Xiao Chi Jie – shortened sometimes to XCJ for convenience – is Chinese for “Street Food Avenue,” an apt name for the brand that began as a dumpling restaurant only to expand to e-commerce during COVID, say co-founders Jen Liao and Caleb Wang.

The venture was a brainstorming session about getting the street food they loved in China to the United States.

“The original intention was a larger food hall in either Seattle or San Francisco, where we could have our favorite foods,” Jen says. “It was born out of a selfish desire for us to be able to go eat those all the time. … And not until COVID did we start to do more of the DTC frozen products. And that was born out of COVID circumstances.”

Business plummeted 95 percent when COVID hit, Caleb says.

“You don’t want to see your passion project go under, or you don’t want to furlough employees,” Caleb says.”So we had the idea, what if we decide to ship soup dumplings locally? This seems like something that people might want. And so, we started setting up the infrastructure. It turns out there was a lot of demand for that, and then kind of one step led to another.”

The venture was quite different than the pair – now married – had in the start. Jen was in San Francisco working in health tech; Caleb was in New York working in finance. When the restaurant opened in Seattle, a third partner and the chef were the only day-to-day workers at the store.

The pair says they also understood the risks of how the business relationship could impact their personal relationship.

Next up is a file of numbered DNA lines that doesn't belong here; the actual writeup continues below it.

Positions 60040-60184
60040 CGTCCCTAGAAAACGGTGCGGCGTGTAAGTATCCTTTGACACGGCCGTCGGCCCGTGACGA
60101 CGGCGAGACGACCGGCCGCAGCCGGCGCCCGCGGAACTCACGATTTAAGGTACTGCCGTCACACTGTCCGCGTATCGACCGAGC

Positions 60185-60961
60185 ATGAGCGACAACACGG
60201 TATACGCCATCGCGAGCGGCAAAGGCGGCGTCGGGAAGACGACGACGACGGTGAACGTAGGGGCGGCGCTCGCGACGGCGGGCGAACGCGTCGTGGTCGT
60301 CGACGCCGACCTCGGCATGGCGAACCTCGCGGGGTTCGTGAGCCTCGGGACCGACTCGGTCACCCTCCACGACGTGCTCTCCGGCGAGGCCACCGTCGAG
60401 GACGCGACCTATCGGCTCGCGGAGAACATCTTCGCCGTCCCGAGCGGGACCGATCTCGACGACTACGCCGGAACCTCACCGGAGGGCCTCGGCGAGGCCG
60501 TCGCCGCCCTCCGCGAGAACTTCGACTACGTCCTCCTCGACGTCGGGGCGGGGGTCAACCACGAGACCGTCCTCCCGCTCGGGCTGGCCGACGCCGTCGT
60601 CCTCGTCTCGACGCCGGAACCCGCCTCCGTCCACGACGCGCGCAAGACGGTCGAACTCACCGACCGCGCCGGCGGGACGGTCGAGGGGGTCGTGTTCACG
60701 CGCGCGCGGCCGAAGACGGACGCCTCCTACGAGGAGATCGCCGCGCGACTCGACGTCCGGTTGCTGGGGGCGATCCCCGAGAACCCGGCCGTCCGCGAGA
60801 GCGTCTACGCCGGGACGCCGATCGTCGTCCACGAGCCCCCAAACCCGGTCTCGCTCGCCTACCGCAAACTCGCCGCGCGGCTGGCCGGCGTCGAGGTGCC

“Early on, we already had felt like our relationship was long term, and so there was some trust there that this wasn’t going to be a total risk going into business together necessarily,” Jen says. “It probably also helps that we had other partners involved, so it wasn’t just the two of us working on it and accountable to each other.”

In Part 1, Jen and Caleb talk about:

* Gratitude for family and friends who helped out at the start of the business when they underestimated the customer volume.
* The genesis of the idea for Chinese street food in the U.S.
* How the idea expanded to DTC during COVID.
* Their original career paths.
* How their personal relationship affected the business relationship and vice versa.
* How Caleb’s family history in restaurants and startups helped ease many anxieties over the venture.

Join Ramon Vela, Jen Liao, and Caleb Wang as they break down the inside story on The Story of a Brand.

For more on Xiao Chi Jie, visit: https://thexcj.com/ 

This episode is brought to you by Ordergroove.

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